When we talk about building an MVP, we understand that MVP means “a very, very simple product”.
For example – without 3G, Appstore, MMS, etc, the iPhone 1G was a very, very simple product.
It doesn’t mean that the quality of the product is intentionally lowered, though. The quality in this case is measured by how much this MVP reflects the final vision of the creator.
“A very simple product” might mean that only a very little set of features exists in the product. For example, if we build a first car, it might not have LED headlights, heated seats, and event seatbelts! But it should still have a motor that runs and moves the body of the vehicle together with the driver and passengers risk-free. If the first cars would explode, nobody would use them today. If the first zeppelins wouldn’t catch on fire, there is a high chance we would use them today.
So, you should understand what would make a simple first version of the product, and still build it with a highly technical team. A good technical solution will not be a competitive advantage, it never is, you should remember that! A good technical solution gives you a better impression on the first customers, they are not distracted by technical problems, and instead tell you the details of the problem they need to solve.
So, good build quality of the MVP is important if you want to gather only relevant feedback.
What time period should be taken for building an MVP? It depends on if you have a full-software product, or it has some hardware part.
For a full-software product, the right amount of time for building the first MVP is 2-3 weeks. The first week might be completely spent on writing the spec, so it’s only 1-2 weeks for building. Is it very little? Indeed! Does it make you think hard on what’s really important? Of course!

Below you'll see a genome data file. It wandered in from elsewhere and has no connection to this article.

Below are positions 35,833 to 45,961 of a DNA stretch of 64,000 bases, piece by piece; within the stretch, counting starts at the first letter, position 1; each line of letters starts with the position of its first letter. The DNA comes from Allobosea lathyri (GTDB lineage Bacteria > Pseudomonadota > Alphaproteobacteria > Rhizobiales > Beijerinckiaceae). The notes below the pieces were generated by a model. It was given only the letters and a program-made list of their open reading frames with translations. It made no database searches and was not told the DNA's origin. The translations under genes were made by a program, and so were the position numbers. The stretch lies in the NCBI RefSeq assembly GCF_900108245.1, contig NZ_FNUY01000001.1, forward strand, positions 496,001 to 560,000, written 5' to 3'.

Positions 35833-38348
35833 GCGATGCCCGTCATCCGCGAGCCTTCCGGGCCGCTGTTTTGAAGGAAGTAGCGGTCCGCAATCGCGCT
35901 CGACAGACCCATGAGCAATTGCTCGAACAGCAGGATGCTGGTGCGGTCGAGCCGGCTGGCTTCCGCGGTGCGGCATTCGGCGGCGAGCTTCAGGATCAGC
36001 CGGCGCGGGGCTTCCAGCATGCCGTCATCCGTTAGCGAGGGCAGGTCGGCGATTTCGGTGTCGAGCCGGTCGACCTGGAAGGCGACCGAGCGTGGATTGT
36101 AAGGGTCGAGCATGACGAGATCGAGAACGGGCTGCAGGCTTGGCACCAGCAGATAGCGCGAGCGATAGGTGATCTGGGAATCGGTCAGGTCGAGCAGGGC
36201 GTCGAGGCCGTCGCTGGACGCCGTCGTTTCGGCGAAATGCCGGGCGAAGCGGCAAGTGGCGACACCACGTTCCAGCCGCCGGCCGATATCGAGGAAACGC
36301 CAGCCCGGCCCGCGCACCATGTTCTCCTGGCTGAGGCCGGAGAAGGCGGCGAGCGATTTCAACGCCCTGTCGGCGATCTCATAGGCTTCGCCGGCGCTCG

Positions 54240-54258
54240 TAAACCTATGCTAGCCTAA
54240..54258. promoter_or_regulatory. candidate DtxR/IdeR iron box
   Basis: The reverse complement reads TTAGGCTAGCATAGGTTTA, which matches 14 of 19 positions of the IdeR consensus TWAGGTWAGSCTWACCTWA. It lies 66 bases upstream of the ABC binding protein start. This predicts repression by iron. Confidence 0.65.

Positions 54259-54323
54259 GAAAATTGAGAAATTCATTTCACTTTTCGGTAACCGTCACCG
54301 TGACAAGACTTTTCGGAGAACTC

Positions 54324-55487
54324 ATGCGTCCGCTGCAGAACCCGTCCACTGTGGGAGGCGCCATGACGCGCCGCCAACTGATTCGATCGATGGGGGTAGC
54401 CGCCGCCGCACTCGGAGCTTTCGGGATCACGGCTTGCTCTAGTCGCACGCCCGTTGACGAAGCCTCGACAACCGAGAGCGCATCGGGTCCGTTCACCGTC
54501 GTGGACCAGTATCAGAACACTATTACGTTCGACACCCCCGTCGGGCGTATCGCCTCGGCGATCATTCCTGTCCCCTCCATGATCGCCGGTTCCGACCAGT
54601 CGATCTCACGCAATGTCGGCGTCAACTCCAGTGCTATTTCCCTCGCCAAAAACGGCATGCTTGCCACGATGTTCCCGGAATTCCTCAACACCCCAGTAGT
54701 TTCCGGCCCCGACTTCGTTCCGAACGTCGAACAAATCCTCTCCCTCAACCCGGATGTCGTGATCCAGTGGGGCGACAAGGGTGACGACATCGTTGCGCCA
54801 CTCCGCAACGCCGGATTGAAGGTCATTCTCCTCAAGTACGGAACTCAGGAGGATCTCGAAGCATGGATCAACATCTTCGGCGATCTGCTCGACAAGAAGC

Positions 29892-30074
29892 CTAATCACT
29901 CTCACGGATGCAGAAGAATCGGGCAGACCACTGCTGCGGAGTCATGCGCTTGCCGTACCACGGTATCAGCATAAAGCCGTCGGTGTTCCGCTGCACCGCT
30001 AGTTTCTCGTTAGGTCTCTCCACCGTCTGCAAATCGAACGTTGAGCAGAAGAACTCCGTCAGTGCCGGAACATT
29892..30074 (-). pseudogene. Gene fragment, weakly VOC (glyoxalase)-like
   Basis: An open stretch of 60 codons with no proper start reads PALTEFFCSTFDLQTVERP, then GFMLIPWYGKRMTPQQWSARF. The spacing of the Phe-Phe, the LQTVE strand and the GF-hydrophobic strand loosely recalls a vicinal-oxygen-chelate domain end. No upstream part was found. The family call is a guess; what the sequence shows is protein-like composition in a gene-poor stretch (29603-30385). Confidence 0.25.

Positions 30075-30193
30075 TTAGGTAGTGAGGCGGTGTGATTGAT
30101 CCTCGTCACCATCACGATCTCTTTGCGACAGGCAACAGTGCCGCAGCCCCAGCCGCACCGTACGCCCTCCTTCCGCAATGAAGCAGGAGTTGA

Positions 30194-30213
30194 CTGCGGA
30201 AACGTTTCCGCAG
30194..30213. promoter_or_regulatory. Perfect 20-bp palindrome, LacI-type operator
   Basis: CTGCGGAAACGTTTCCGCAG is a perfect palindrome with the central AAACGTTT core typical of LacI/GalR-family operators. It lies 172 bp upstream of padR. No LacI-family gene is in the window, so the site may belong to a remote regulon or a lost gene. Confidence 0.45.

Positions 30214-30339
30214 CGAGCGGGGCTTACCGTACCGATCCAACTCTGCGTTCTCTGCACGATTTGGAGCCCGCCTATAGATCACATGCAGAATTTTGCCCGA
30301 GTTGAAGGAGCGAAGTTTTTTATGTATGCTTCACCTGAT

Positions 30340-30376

The best part here would be to consult with a technical expert and separate the tasks into 3 categories – hard/medium/easy. A hard task would take one developer the full development cycle, a medium would take 1-2 days, and easy can be done multiple a day. After a few such sessions, you will get a feeling of what can be done quickly and brings huge value, and what can’t be done quickly and bring low value. One sweet thing is that hard tasks can be decomposed into an easy and a hard task, and the easy part might have that high value. So the planning process is really, really important.
For a hardware product, it’s usually almost impossible to have a quick first MVP. For the first Tesla model it took a few years. So in this case investment is a very important part. Try to gather a team that can land an investment without having any real product, just theoretical explanation of what and how should be achieved. Pay attention to educational background and extensive in-field experience when you gather teammates.